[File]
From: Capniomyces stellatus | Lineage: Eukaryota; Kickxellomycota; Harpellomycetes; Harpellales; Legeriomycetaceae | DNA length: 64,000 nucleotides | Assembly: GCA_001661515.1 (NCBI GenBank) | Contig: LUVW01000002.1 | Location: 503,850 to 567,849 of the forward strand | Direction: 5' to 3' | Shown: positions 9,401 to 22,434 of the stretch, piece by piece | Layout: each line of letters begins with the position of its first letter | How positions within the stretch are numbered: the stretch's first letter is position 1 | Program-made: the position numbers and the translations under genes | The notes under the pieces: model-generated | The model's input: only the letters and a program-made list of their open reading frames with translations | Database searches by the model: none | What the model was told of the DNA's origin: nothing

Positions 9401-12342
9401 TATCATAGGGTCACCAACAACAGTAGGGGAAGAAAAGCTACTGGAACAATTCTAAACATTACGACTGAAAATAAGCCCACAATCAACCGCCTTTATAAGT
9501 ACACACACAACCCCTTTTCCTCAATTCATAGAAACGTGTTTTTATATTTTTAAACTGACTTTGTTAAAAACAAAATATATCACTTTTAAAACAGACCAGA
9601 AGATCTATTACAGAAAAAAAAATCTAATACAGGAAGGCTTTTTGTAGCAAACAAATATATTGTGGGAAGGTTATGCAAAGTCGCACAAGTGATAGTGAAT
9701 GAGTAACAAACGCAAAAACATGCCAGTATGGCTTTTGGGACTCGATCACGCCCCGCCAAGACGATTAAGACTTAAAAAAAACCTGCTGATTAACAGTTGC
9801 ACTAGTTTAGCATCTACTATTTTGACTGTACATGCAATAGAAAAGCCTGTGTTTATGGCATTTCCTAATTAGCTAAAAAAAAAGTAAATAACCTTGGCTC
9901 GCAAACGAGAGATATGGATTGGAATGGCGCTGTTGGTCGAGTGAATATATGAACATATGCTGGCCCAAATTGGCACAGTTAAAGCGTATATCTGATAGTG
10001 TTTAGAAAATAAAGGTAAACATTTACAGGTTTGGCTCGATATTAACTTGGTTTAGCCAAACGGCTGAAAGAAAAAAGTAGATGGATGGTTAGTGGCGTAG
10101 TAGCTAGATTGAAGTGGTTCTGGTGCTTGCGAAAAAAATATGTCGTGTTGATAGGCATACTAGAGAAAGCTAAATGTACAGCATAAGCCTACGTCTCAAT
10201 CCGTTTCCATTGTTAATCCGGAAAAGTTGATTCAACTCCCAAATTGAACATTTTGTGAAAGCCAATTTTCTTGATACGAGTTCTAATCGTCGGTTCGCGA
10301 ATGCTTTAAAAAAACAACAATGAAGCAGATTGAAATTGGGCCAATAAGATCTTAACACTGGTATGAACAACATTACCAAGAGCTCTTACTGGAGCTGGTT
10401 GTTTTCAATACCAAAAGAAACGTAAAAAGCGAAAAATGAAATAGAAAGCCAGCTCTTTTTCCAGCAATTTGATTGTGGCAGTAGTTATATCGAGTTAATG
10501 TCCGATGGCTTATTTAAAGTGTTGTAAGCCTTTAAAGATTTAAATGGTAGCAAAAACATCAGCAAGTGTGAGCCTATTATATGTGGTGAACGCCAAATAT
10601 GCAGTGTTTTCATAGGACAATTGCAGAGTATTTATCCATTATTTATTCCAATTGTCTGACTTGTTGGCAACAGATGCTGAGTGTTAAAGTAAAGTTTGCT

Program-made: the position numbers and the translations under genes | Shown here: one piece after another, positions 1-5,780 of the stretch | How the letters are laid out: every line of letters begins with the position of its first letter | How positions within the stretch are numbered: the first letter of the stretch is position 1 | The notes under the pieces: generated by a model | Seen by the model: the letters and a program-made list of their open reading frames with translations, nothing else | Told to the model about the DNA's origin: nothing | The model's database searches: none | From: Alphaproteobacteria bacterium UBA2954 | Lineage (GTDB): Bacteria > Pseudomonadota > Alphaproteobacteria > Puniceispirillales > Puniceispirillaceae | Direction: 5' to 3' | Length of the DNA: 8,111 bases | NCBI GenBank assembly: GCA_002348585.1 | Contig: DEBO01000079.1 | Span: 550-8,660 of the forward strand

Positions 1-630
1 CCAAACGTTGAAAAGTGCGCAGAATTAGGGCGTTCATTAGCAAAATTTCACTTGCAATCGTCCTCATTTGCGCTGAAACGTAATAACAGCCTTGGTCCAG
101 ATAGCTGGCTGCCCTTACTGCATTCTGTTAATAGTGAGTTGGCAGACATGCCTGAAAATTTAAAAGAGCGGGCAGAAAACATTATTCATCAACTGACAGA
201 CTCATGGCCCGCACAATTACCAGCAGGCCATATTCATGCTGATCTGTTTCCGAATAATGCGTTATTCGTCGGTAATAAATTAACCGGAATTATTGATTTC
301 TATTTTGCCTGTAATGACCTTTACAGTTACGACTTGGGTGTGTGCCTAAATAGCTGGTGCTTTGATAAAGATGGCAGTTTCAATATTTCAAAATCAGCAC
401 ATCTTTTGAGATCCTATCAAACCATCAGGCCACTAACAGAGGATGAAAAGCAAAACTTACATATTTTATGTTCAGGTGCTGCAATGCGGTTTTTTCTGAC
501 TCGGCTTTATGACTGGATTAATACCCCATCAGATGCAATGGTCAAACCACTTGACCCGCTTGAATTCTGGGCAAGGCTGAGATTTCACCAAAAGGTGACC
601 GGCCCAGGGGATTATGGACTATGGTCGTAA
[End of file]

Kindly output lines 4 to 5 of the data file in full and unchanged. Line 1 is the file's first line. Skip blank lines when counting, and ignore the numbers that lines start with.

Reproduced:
9501 ACACACACAACCCCTTTTCCTCAATTCATAGAAACGTGTTTTTATATTTTTAAACTGACTTTGTTAAAAACAAAATATATCACTTTTAAAACAGACCAGA
9601 AGATCTATTACAGAAAAAAAAATCTAATACAGGAAGGCTTTTTGTAGCAAACAAATATATTGTGGGAAGGTTATGCAAAGTCGCACAAGTGATAGTGAAT